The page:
You are Here: Home >< Maths

# The Proof is Trivial! Watch

1. (Original post by Lord of the Flies)

Problem 103* (there is a slick *** solution though)

Noticing the addition formula and regarding e as an arbitrary parameter:

setting e=1 gives C=0 and letting e be eulers constant we get I(e)=pi/2.
I've had a shocking day mathswise, am I close?
2. (Original post by ben-smith)
I've had a shocking day mathswise, am I close?
Can't be worse than me. I've been wrestling with "games" that are ironically not fun at all for the whole day
3. (Original post by Lord of the Flies)
I thought it had been solved! Here we go:

Solution 98

by Stolz-Cesaro.
Hmmm...never heard of that test. It looks pretty cool. However; could you walk me through your justification as to why the original limit exists?

Edit: The one with the a_n and roots on the denominator.
4. (Original post by ukdragon37)
Can't be worse than me. I've been wrestling with "games" that are ironically not fun at all for the whole day
Part III sounds tough

(Original post by Lord of the Flies)
Yep - there is an arctan missing but that is just a typo.
You have me intrigued as to what the slick way is. Complex numbers?
5. (Original post by ben-smith)
Part III sounds tough
Thankfully I only need a pass to move on to PhD. And if my exams go as I planned I should only need 65% in my dissertation to get a distinction (75%) overall (60% is the passmark).
6. (Original post by ukdragon37)
Thankfully I only need a pass to move on to PhD. And if my exams go as I planned I should only need 65% in my dissertation to get a distinction (75%) overall (60% is the passmark).
Are you going to minor in anything cool like, I don't know... maths?
7. (Original post by ben-smith)
Are you going to minor in anything cool like, I don't know... maths?
I was thinking of minor-ing in Law or Music actually Law was my first choice for applying to Cambridge before I changed my mind and went with my second choice, CompSci.
8. (Original post by SParm)
Hmmm...never heard of that test. It looks pretty cool. However; could you walk me through your justification as to why the original limit exists?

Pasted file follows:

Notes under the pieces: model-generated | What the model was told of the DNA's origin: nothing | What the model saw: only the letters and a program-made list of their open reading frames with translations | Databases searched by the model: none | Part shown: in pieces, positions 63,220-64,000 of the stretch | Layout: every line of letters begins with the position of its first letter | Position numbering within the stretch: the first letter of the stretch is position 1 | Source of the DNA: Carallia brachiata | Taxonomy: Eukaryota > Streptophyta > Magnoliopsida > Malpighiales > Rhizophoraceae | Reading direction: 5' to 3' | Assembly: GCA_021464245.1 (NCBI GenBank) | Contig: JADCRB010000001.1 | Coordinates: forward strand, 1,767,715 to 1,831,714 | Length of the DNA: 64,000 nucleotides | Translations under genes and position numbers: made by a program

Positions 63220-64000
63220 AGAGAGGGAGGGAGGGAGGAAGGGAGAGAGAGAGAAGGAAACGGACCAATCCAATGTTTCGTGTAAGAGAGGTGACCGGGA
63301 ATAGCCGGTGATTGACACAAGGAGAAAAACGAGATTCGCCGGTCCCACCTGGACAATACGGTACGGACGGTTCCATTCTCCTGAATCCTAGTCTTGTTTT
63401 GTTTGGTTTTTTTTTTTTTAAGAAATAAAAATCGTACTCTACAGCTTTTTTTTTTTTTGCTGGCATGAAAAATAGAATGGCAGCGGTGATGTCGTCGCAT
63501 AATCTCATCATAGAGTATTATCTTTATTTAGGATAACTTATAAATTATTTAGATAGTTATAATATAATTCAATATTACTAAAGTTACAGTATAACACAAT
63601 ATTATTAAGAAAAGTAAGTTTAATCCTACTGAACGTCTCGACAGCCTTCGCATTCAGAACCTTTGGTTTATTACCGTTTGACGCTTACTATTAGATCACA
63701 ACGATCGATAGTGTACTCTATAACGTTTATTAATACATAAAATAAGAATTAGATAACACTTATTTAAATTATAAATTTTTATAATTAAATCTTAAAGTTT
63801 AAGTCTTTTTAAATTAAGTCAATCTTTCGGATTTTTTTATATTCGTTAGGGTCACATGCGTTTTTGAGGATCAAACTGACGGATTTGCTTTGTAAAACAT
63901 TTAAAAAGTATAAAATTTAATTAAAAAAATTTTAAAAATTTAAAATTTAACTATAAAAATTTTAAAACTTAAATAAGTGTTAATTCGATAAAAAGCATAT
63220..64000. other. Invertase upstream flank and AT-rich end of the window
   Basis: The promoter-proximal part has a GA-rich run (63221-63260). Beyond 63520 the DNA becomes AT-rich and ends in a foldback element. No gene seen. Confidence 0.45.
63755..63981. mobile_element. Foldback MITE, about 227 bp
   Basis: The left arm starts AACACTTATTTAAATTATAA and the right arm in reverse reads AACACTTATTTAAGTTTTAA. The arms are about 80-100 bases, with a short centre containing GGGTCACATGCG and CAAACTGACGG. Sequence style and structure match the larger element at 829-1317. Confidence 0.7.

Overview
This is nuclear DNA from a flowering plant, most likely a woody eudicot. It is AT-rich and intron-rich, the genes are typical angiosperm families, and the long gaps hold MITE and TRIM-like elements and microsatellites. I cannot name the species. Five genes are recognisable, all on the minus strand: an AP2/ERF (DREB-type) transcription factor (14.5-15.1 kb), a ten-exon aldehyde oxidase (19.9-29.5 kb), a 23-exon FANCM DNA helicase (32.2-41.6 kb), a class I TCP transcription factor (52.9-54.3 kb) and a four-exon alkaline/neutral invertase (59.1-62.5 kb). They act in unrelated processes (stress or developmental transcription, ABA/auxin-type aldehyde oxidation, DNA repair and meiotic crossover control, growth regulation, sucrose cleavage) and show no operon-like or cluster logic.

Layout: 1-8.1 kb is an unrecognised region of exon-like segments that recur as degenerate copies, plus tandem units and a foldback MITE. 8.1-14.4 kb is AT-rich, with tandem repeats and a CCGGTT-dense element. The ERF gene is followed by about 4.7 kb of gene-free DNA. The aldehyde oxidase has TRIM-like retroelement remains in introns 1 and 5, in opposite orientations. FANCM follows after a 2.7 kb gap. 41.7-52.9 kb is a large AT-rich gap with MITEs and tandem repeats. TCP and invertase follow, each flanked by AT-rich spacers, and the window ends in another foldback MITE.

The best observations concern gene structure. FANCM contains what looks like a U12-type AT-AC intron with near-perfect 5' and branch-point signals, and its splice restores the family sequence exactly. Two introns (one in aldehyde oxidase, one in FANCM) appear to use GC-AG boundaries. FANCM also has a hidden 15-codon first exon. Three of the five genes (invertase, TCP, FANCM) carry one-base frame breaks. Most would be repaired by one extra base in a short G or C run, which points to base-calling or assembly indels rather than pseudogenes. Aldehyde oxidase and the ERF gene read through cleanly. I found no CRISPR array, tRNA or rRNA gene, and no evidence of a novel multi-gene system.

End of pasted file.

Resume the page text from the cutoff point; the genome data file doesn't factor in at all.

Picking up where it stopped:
Edit: The one with the a_n and roots on the denominator.
hence either or as . A quick contradiction shows that there is no such

(Original post by ben-smith)
You have me intrigued as to what the slick way is. Complex numbers?
You're going to be disappointed - essentially the same as what you did, but set up differently:

Another? You TSR folk are too good!

Problem 105* (technically, if we are rigorous, this is a ***)

(the curly braces don't mean anything in particular - I just thought they looked nice)
9. (Original post by Lord of the Flies)
hence either or as . A quick contradiction shows that there is no such
That bit is fine. I'm just wondering about what happens to the roots at n goes to infinity. Mind it's late and I'm tired but I certainly didn't get 0 for this (Well I didn't then I did by second guessing myself and then I didn't again once I realised I was being a tit.)
10. Problem 106

Prove the formula

Problem 107

Evaluate the series
11. (Original post by SParm)
...
Oh no, you're absolutely correct. I am the one being an idiot. I somehow omitted the roots in my working leaving (n+1) - n = 1. My sincere apologies.

Edit: amended below.
12. (Original post by Lord of the Flies)
Oh no, you're absolutely correct. I am the one being an idiot. I somehow omitted the roots in my working leaving (n+1) - n = 1. My sincere apologies.
It's fine, I'm sure we've all had that one (or few dozen for me) shockers when writing maths down on paper. I'm reluctant to post my solution to this, even if I'm confident it works, simply because this thread is brilliant for pre-undergrad level peeps to have a go at some cool maths. My solving what I think is a lovely Analysis problem with a first year Analysis course under my belt kind of ruins that a bit.

I'm sure Mladenov would be happy to give anyone who wants to do it some hints, as would I.